Aldermen hesitate to regulate nail salons

Aldermen hesitate to regulate nail salons


GLUCKSTADT — An attempt to put a 90-day moratorium on new nail salons here failed to pass Tuesday night as objecting aldermen called it a “slippery slope” to start regulating specific businesses. 

Alderman Miya Warfield Bates first brought up the idea in January, saying there is an over-saturation of new nail salons coming to the city and they should explore possibilities such as space requirements. 

Planning and Zoning Administrator William Hall told aldermen there are currently five nail salons in the city, with two more under permit review. Another is located slightly outside the city limits. 

He said a preliminary search of nearby cities showed only seven total nail salons in Madison and eight in Ridgeland. 

He said the board could look at conditional uses such as distance between other similar business like they have done with gas stations. 

Board Attorney John Scanlon said the moratorium would “press pause” and keep the status quo while the board determined if a need for any new zoning regulations existed. 

Mayor Walter Morrison asked what steps would be taken in the 90 days to determine if any changes were to be made. 

Hall said they would be comparing city data. 

“What’s the test,” Morrison said, adding that if there were nine nail salons making money was a bad thing. 

“Will they continue (to make money),” Bates responded. “That’s the question.”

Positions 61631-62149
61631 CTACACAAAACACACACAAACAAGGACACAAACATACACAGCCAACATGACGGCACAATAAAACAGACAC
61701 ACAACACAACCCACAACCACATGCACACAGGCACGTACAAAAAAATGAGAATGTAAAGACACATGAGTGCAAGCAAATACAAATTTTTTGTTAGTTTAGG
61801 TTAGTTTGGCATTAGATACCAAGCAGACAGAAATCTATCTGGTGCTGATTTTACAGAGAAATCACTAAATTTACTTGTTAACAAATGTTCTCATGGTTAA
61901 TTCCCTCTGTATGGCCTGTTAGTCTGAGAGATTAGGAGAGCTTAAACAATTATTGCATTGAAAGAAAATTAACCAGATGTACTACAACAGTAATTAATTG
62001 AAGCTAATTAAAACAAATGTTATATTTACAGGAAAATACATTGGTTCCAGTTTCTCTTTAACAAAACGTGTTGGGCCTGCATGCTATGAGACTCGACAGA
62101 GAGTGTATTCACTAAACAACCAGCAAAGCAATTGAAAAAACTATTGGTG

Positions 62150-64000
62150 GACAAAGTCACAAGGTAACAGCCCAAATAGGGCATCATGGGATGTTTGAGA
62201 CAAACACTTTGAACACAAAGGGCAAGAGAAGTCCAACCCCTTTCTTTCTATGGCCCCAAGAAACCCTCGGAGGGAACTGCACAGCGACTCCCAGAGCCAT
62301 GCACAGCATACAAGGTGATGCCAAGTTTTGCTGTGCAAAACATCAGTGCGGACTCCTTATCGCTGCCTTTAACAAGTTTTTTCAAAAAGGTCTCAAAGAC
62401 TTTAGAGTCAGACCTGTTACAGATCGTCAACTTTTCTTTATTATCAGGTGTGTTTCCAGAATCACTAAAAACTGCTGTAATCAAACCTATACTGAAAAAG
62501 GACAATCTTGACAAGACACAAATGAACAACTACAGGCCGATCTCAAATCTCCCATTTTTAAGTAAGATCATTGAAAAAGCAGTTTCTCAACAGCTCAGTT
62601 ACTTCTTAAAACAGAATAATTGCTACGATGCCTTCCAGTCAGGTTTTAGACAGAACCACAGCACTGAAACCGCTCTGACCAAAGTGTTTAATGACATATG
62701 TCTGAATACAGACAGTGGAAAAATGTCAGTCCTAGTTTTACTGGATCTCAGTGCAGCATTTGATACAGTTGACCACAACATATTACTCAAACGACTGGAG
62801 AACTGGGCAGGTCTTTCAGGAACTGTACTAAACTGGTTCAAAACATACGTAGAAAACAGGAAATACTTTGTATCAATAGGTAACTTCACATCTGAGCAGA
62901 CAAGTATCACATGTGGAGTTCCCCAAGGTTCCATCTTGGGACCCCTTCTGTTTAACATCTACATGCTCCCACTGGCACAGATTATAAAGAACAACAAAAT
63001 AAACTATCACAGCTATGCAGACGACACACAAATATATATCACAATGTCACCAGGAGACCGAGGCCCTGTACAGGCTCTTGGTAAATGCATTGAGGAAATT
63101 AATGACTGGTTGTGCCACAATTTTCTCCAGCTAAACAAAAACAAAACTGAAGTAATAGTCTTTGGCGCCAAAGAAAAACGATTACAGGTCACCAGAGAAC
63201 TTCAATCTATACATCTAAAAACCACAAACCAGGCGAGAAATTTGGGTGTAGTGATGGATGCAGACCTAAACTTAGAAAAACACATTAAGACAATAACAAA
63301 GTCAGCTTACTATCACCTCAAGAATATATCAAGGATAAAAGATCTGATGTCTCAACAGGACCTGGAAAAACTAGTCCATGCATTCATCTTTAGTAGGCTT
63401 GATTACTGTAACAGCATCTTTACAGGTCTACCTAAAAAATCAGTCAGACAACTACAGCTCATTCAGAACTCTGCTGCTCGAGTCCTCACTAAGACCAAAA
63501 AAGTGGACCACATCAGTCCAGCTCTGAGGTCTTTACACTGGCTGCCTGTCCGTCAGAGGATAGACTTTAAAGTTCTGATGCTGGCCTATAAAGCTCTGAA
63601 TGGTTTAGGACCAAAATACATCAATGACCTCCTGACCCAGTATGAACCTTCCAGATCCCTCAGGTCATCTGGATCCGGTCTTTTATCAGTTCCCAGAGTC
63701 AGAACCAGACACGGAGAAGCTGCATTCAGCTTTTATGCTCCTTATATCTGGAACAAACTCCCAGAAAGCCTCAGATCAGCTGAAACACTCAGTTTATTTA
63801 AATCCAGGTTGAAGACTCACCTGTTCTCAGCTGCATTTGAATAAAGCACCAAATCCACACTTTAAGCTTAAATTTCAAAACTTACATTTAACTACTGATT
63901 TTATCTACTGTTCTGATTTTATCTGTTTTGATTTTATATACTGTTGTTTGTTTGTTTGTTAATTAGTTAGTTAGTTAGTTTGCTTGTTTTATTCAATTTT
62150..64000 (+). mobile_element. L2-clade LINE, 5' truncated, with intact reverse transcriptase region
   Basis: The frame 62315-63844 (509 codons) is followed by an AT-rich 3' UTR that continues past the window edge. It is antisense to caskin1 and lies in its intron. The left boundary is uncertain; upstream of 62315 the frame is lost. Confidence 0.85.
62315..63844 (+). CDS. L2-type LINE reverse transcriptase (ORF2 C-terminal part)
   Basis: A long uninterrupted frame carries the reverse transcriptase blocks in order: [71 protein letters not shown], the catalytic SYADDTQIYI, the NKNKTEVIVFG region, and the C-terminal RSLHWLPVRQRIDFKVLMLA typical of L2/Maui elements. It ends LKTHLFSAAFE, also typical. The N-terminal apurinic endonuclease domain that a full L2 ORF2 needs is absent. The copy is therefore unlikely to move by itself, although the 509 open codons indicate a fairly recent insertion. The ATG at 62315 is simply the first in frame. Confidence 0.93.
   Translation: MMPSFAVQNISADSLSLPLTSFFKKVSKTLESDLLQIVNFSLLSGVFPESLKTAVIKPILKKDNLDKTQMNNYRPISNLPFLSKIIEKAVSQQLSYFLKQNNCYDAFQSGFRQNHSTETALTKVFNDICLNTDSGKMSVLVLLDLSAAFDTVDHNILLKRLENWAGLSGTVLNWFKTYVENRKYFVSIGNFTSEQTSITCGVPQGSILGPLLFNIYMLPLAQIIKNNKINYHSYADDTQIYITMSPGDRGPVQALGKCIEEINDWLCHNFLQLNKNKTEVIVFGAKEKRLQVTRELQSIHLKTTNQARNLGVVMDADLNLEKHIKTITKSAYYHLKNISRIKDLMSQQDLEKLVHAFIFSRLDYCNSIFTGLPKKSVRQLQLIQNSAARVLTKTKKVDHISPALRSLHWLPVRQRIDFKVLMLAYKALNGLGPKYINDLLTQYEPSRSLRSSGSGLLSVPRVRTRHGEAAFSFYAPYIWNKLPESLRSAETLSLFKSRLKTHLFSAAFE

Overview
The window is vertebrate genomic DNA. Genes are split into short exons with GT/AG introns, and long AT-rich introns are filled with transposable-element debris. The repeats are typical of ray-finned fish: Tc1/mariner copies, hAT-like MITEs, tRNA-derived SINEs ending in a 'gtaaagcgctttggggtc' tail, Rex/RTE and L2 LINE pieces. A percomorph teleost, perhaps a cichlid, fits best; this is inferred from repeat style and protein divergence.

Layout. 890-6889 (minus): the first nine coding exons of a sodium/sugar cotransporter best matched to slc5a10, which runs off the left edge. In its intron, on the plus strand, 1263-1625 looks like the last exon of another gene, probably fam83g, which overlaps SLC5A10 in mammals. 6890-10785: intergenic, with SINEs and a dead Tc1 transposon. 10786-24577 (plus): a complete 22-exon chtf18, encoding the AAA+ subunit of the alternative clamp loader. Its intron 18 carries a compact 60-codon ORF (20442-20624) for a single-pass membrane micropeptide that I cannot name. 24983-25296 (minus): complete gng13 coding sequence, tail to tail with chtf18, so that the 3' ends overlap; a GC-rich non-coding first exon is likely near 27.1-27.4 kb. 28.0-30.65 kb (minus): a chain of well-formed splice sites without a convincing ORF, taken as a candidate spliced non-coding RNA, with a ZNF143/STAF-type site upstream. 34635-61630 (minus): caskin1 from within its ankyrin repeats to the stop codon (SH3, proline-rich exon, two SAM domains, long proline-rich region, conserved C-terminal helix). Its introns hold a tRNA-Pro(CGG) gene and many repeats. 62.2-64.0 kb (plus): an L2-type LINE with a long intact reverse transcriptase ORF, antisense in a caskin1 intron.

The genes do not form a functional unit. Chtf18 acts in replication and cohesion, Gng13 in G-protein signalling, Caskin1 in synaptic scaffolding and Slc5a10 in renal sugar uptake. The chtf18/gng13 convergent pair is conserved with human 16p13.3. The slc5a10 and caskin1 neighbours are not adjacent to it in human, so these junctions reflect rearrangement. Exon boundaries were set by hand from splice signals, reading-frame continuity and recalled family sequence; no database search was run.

Alderman John Taylor then pointed to pizza places and whether or not they would be next, calling it all a slippery slope. 

Alderman Jayce Powell concurred, saying coffee places and dentist offices could be next. 

“I just don’t understand how we can legislate who comes in,” he said. “I imagine everybody who opens a business in Gluckstadt has done their market research.”

Alderman Lisa Williams seconded Bates’ motion to place a moratorium, saying it was temporary and would give the board an idea to explore it further and then make a recommendation. 

“It’s a temporary pause,” she said. 

Powell, Taylor and Alderman Wesley Slay voted against the moratorium. 

Bates’ concern about the continued success of businesses comes on the heels of another month of a decrease in sales tax revenue for the Lucky City. 

In January, Gluckstadt collected $21,240 (8.62 percent) less than they did in 2023. The total collections last month were $225,027. 

This fiscal year to date, Gluckstadt is down $46,138, or 4.56 percent, meaning less money is being spent in the city than the year before. 

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